ingly, given that derealization symptoms represent a core element of the depersonalization syndrome, many patients de- scribed an ‘As if’ feeling that the experienced world is not real (5.5), e.g. ‘‘Reality appears to him as a play, and his perceptions as being the result of theatrical fiction.’’ Finally, Existential or intellectual change (5.7) was observed in the patient who ‘‘lay awake all night thinking endlessly on the infinity of time and space, the nature of God, and the strangeness of his

own existence.’’

3.3. Discrepancies

We did not find affinities for the following 13 items (22.8% of the 57 EASE items):

Domain 1: Thought interference (1.1), Silent Thought Echo (1.5), Disorder of short-term memory (1.13). Domain 2: Sense of change in chronological age (2.10), Sense of change in gender (2.11). Domain 3: Mimetic experience (3.9). Domain 4: Confusion with the other (4.1), Confusion with own specular image (4.2). Domain 5: Primary self-reference phenomena (5.1), Feelings of centrality (5.2), Feeling as if experiential field is only extant reality (5.3), Magical ideas (5.6), and Solipsistic grandiosity (5.8).

It is noteworthy that the proportion of discrepancies is greater in domains 4 and especially 5. These have been identified in independent studies as the domains that may have a weaker relationship to core disturbances of self or be less predictive of conversion to psychosis in prodromal patients (Nelson et al., 2012b; Parnas, Handest, et al., 2005).

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4. Discussion

We begin our discussion by assessing the nature and possible significance for descriptive psychopathology, first of the affinities and then of the discrepancies discovered through use of the EASE. Later we address more theoretical questions con- cerning implications for the disturbed-ipseity model and alternative approaches to schizophrenia.

4.1. Descriptive psychopathology

  • 4.1.1. Affinities

A key finding of the present study is that EASE items are found prominently in reports of depersonalization, particularly in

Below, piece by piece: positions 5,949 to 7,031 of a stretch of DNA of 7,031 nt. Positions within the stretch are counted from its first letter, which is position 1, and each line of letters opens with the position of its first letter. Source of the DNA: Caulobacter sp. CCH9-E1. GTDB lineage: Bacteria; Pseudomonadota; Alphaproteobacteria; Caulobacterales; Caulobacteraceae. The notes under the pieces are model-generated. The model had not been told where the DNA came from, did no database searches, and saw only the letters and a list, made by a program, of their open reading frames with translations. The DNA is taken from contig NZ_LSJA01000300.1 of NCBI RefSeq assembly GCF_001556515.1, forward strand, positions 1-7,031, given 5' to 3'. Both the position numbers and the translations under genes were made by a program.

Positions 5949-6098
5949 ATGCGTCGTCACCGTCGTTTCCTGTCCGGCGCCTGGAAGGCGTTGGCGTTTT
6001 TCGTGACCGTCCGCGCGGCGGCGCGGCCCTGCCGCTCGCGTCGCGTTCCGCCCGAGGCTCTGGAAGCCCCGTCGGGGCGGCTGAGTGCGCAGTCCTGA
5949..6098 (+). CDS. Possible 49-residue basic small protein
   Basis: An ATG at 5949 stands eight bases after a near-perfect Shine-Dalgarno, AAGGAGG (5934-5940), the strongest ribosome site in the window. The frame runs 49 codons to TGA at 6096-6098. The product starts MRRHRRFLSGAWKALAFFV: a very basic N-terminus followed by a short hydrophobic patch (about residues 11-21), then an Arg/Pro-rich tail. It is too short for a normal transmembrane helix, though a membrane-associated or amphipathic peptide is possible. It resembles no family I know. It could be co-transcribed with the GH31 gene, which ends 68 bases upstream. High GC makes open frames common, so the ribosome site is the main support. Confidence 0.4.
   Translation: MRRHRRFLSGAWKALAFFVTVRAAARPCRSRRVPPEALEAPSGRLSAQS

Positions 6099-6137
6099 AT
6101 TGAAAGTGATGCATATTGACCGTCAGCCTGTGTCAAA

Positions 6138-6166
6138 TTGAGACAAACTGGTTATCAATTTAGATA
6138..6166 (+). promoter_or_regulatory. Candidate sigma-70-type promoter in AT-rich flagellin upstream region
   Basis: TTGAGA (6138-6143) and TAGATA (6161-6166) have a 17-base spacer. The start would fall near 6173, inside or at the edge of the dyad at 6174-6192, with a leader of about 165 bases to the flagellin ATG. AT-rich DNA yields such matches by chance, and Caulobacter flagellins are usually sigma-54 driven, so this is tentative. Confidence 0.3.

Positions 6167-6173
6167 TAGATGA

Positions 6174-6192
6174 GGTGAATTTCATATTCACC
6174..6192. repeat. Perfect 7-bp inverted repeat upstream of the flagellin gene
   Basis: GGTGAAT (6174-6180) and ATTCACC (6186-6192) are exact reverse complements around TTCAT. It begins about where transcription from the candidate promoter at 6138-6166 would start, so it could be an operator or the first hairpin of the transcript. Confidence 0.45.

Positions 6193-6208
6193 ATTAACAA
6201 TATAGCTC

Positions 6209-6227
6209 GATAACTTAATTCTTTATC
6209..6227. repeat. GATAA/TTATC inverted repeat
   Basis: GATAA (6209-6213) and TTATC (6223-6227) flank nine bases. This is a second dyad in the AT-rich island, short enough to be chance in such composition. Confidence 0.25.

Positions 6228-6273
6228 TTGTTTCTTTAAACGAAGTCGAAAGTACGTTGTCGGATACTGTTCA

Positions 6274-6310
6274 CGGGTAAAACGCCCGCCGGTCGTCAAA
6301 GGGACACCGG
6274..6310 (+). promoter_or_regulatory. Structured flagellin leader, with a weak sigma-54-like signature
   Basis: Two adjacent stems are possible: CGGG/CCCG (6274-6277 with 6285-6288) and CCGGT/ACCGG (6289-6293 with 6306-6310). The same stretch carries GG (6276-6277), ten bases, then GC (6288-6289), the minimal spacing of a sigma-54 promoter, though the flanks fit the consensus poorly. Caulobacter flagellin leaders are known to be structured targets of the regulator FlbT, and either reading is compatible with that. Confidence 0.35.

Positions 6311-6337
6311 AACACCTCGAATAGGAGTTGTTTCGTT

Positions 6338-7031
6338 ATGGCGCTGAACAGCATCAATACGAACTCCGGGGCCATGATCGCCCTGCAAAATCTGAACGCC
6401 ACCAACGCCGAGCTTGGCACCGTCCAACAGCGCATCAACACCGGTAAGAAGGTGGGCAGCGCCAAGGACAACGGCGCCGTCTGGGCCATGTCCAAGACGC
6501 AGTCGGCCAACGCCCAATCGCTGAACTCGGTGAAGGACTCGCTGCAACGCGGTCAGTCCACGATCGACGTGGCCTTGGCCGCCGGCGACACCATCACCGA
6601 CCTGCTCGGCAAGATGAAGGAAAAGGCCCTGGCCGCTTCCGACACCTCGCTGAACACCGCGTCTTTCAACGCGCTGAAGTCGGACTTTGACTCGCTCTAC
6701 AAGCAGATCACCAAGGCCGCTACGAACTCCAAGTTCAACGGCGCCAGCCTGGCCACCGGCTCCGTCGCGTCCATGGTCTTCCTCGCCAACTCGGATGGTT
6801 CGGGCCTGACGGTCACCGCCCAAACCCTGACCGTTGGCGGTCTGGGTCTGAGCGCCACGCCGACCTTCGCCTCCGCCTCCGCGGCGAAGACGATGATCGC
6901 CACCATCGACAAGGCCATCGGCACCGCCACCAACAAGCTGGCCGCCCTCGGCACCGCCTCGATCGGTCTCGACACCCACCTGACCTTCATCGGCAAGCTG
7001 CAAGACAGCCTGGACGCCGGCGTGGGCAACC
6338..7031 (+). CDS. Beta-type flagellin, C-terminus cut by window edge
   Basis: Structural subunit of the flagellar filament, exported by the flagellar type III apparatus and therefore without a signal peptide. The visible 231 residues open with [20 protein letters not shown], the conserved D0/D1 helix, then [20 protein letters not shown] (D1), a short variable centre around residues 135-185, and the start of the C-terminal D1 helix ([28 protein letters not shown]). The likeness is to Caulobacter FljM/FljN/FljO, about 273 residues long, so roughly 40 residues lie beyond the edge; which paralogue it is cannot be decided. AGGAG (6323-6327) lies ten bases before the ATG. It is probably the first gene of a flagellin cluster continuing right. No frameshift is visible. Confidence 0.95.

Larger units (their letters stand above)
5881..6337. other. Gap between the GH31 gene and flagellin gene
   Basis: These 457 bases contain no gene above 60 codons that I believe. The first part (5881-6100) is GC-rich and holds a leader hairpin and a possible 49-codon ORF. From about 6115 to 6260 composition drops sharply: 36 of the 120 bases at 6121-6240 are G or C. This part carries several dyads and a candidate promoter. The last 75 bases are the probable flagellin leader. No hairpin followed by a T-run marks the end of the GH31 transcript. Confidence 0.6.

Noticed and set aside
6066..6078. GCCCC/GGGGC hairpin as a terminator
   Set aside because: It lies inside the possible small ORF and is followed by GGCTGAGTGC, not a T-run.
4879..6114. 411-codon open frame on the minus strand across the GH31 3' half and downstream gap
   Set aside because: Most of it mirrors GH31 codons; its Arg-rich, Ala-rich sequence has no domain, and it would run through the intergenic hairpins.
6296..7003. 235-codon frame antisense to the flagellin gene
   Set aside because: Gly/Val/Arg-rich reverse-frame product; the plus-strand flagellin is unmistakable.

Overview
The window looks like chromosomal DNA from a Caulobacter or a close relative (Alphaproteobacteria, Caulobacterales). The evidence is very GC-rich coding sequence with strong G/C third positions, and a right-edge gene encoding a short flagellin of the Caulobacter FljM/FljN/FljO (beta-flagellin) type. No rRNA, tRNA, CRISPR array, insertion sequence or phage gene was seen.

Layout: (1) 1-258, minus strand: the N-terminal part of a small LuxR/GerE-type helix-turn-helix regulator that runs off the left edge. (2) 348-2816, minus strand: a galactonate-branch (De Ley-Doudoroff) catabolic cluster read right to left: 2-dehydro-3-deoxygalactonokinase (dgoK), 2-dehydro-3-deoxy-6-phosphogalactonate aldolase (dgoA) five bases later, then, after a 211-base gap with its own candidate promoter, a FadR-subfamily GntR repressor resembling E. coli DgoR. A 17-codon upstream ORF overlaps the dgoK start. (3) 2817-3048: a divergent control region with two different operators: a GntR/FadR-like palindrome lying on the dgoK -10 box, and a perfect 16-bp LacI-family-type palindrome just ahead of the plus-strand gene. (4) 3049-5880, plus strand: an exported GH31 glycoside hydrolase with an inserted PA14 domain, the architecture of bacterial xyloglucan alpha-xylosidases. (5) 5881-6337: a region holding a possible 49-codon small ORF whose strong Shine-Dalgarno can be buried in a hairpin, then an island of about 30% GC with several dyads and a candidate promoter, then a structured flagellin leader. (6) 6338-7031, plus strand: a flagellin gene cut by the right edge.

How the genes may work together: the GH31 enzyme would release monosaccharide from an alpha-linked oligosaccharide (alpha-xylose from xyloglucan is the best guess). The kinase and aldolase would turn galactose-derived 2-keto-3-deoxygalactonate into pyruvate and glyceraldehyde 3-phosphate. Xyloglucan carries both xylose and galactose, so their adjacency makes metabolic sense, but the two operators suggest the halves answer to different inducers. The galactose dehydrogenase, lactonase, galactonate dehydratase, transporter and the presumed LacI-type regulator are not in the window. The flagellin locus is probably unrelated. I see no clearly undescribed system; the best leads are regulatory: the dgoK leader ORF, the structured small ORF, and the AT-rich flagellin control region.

DPD. This condition, which is outside the schizophrenia spectrum, appears to involve or bring about many of the alterations of self-experience that have been found (in past studies and clinical descriptions) to be common in or characteristic of schizophrenia and schizophrenic vulnerability. In DPD, there can be a marked alteration in the quality of subjective experi- ence, including a diminishment of the sense of ownership or agentic control over one’s thoughts, feelings, or bodily sensa- tions that has parallels with ‘‘first rank symptoms’’ of schizophrenia, despite the lack of delusional elaboration or frank hallucinatory experience in DPD. A number of these anomalies involve alterations in experience of the world or meaning that are also common in schizophrenia: e.g. loss of common sense, disturbance of time experience, and attentional disturbances. Previous comparative research using EASE and EASE-analogues has suggested that patients outside the schizophrenia spectrum (mainly patients with mood and anxiety disorders) report only very few EASE items (Handest, 2003; Huber, 1986; Parnas & Handest, 2003). This may well be true for the great majority of non-schizophrenic or non-schizotypal groups. It should be noted, however, that past comparison groups have included mixed groups of non-schizophrenia-spectrum psychiatric patients; the only comparisons with another specific diagnostic group have been with remitted bipolar patients. Other groups have not yet been specifically targeted.